Chapter 13 is a type of bankruptcy in which a debtor offers to pay his or her net projected disposable income for a period of 3-5 years. Most debtors file for Chapter 7 bankruptcy relief but many do not understand the benefits of a Chapter 13 bankruptcy.

Chapter 13 bankruptcy allows more flexibility for debtors. Debtors are in control of their property and their estate. In a Chapter 7 bankruptcy, a bankruptcy trustee is appointed whose job is to attempt to liquidate assets for the benefit of credits. Chapter 7 is not a great option for those with operating businesses, questionable asset values, or non-exempt assets. If there is any risk to losing control of a business, having property sold, having exemptions objected to or having financial records carefully scrutinized, then Chapter 13 is a better route to take. To be fair, there is a Chapter 13 trustee in Chapter 13 who can also review the debtor’s records and can also object to exemptions but there is not the same push to liquidate assets as in Chapter 7

A debtor files a Chapter 13 plan with the bankruptcy court and makes payments to the Chapter 13 Trustee, based upon ability to pay. There is no requirement that unsecured creditors be paid anything in a Chapter 13. In many cases, all of the funds paid in go to pay secured claims (such as mortgage arrears) and priority claims (such as taxes). General unsecured creditors like credit cards and medical bills get the leftovers, usually a small percentage on the dollar. Unsecured debts stop accruing interest during the life of the plan.

Whereas most Chapter 7 cases are filed to get a quick discharge of general unsecured debt such as credit cards, lawsuits, old taxes, and medical bills, most Chapter 13 cases are filed to allow debtors to avoid foreclosure and come up with a plan to get caught up with the mortgage company, to avoid the repossession of a vehicle and restructure the car loan, to pay priority tax claims over time with no more interest accruing and eliminating penalties. Some Chapter 13 cases are filed because a debtor does not quality for Chapter 7 because he or she fails the means test. There are means tests in both Chapters 7 and 13 but failing to pass a Chapter 7 means can result in the dismissal of the case whereas failing to pass a Chapter 13 means test usually results in having to make a larger monthly plan payment.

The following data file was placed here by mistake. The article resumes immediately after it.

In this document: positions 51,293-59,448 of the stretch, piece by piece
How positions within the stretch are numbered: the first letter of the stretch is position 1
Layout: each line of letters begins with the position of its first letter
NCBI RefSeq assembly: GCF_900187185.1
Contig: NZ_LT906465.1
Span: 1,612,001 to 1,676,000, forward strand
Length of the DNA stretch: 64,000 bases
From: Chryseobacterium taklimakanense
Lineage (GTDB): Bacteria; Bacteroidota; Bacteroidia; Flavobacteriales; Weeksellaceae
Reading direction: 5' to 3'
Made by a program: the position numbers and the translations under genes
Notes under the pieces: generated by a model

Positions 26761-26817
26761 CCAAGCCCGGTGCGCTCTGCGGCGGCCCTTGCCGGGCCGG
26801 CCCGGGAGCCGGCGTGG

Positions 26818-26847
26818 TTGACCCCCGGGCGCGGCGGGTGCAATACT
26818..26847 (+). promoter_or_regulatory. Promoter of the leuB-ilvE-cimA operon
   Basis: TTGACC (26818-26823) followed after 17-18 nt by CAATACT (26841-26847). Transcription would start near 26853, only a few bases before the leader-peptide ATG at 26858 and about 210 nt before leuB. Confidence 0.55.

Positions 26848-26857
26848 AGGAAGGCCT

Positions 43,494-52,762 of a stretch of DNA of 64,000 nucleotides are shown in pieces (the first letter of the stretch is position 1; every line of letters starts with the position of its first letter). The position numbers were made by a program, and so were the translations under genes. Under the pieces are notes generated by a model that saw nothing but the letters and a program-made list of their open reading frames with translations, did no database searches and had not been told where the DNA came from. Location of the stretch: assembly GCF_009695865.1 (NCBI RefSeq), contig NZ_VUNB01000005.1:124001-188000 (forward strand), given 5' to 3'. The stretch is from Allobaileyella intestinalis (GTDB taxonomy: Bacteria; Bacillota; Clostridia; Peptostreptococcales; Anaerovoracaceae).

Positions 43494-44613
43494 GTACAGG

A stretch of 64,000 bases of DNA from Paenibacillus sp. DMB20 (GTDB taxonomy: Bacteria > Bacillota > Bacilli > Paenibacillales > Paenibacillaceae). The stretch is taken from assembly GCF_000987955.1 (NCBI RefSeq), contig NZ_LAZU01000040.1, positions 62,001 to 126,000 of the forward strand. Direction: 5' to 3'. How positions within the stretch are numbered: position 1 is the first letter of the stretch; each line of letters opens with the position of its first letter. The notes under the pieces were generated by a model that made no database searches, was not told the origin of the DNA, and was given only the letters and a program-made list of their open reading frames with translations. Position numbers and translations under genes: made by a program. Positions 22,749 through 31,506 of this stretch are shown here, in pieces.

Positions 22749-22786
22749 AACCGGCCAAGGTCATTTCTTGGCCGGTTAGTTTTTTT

Chapter 13 is also called the “wage earner” bankruptcy as it requires that a debtor have a steady source of income, such as wages, self-employment income, unemployment income, or social security income, to be eligible. A debtor is in a Chapter 13 for 3-5 years and things can change. Chapter 13 is flexible to allow for changes in income, divorce, and even death. There are a variety of tools available for Contra Costa County bankruptcy attorneys like David A. Arietta to help clients navigate a Chapter 13. A discharge is not entered until after the debtor has made his or her last plan payment. If the case is dismissed before the final payment is made and discharge entered, the debtor is again liable for all of the pre-petition debts and creditors can start collecting on those debts again. David protects his clients until the discharge is entered.

Call David A. Arietta at (925) 472-8000 to go over questions about Chapter 13.

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